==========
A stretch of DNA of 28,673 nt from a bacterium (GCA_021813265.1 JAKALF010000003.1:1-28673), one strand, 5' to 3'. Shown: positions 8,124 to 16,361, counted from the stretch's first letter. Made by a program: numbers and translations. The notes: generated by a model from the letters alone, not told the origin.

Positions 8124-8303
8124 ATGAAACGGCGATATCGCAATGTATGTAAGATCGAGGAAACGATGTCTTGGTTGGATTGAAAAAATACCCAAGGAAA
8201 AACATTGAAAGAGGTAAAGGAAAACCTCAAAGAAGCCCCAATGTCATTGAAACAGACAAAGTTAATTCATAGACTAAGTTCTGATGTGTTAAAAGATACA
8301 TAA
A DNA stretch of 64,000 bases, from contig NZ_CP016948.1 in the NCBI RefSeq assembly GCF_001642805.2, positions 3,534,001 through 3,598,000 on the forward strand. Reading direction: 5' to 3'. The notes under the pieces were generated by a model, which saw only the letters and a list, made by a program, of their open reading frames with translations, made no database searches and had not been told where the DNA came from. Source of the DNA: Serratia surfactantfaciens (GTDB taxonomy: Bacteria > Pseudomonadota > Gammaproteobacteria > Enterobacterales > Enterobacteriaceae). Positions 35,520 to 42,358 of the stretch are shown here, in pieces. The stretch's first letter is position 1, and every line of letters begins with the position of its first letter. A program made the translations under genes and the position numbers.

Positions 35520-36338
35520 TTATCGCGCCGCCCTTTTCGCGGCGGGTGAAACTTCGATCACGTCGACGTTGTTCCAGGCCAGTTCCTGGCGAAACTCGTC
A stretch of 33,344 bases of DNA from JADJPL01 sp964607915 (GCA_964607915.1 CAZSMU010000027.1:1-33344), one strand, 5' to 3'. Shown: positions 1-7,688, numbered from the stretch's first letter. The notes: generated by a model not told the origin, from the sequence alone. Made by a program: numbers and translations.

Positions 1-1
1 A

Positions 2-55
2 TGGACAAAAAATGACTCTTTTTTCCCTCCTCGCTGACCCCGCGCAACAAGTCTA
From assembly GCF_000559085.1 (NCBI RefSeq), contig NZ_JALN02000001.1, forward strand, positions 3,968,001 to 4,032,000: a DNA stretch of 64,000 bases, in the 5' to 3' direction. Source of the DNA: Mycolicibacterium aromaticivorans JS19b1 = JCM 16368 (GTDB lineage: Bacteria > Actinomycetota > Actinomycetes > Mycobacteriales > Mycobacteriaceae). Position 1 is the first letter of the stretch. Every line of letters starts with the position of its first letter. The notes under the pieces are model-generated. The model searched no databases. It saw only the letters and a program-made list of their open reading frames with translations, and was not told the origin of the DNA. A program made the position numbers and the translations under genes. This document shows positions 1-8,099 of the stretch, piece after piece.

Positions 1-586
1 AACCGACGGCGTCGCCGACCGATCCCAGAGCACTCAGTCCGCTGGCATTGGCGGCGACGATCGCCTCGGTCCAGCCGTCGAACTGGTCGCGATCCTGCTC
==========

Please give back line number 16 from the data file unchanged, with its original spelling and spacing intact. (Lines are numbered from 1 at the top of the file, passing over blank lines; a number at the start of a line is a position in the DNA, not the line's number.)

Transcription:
1 AACCGACGGCGTCGCCGACCGATCCCAGAGCACTCAGTCCGCTGGCATTGGCGGCGACGATCGCCTCGGTCCAGCCGTCGAACTGGTCGCGATCCTGCTC